November 15, 2010

Early Description of Edgewater, Chicago, 1893.

From John J. Flinn's book Chicago, the marvelous city of the West: a history, an enyclopedia, and a guide, originally published in 1893.

Edgewater. Situated on the Evanston division of the Chicago, Milwaukee
& St. Paul railroad, XX miles from the City Hall, on the north shore of Lake Michigan, and within driving distance from the business center. Edgewater is one of the prettiest suburbs in the country. Its situation is charming. Commencing at the shore of the lake the land rises by a gentle and almost imperceptible slope till it reaches an elevation of from ten to twenty-five feet above the lake. Before the country was opened up the land was covered with a dense growth of trees. The ash, the elm, the white birch, the oak and the maple alike thrive and grow beautiful, nourished by the fertile soil.

Its founders bought 250 acres of land there in 1884, and gave the future town the name of Edgewater. It was at that time a wilderness of woods and underbrush. For nearly two years the work went on. Just enough of the original forest was cut down to admit of building and laying out streets. The streets were laid out sixty-six feet wide, and every one of them was macadamized. Between the street and the sidewalks, a broad space was left and sodded. Stone sidewalks were laid throughout and between the street and the walks, at distances of thirty-three feet, additional trees were set out. The matter of drainage was especially attended to. Competent engineers superintended the laying of the pipes underground, and every joint and connection was made tight before being covered up. Besides this care the system has been so devised that no objectionable encroachment can be made to the injury of the service. The matter of lighting was not neglected. A company was formed and an electric light plant put up at a cost of $60,000. It is the most complete for its size in the country. When the improvements were completed, one hundred houses were erected, costing from $5000 to $16000 exclusive of the lot. The architecture is varied and pleasing, Queen Anne and Colonial style being frequently used. The material used is brick, stone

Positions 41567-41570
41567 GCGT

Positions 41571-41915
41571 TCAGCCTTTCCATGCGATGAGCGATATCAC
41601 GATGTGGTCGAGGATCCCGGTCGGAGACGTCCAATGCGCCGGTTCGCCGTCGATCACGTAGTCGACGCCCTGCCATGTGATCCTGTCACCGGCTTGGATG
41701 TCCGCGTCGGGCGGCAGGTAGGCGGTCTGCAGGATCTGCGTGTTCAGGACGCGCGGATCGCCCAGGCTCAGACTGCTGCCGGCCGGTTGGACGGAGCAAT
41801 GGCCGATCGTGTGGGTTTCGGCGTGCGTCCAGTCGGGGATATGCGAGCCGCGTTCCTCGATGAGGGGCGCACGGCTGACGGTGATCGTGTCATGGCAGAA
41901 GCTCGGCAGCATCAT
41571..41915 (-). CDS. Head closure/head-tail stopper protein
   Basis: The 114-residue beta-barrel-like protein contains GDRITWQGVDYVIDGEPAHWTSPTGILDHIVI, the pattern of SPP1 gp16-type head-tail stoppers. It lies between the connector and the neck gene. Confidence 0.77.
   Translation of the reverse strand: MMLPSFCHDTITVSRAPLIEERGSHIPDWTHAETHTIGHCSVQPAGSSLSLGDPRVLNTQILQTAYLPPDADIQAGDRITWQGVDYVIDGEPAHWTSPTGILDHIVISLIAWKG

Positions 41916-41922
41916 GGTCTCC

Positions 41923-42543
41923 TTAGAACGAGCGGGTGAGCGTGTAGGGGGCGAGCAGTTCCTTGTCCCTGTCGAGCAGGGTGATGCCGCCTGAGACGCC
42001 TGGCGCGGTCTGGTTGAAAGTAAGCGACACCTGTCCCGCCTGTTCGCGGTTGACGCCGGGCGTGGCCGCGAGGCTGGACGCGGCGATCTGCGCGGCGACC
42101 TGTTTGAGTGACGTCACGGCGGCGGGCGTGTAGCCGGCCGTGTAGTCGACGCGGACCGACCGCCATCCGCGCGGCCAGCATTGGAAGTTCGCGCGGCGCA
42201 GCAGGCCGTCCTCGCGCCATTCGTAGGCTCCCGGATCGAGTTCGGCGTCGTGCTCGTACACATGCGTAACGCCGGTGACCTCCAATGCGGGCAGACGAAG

and wood. An effort was made to avoid building any two houses alike, and hence a pleasing variety and contrast was obtained.

Edgewater has two handsome church structures. The Church of the Atonement is said to be the only correct Gothic church in the country. The material is red sandstone, and the interior decorations are both elaborate and elegant. The Epworth Methodist Episcopal Church is the handsomest structure of the denomination outside of the city. There is also a finely equipped and
graded school, to which educational facilities will be constantly added for
the benefit of the community. The public stable is one of the suburb's

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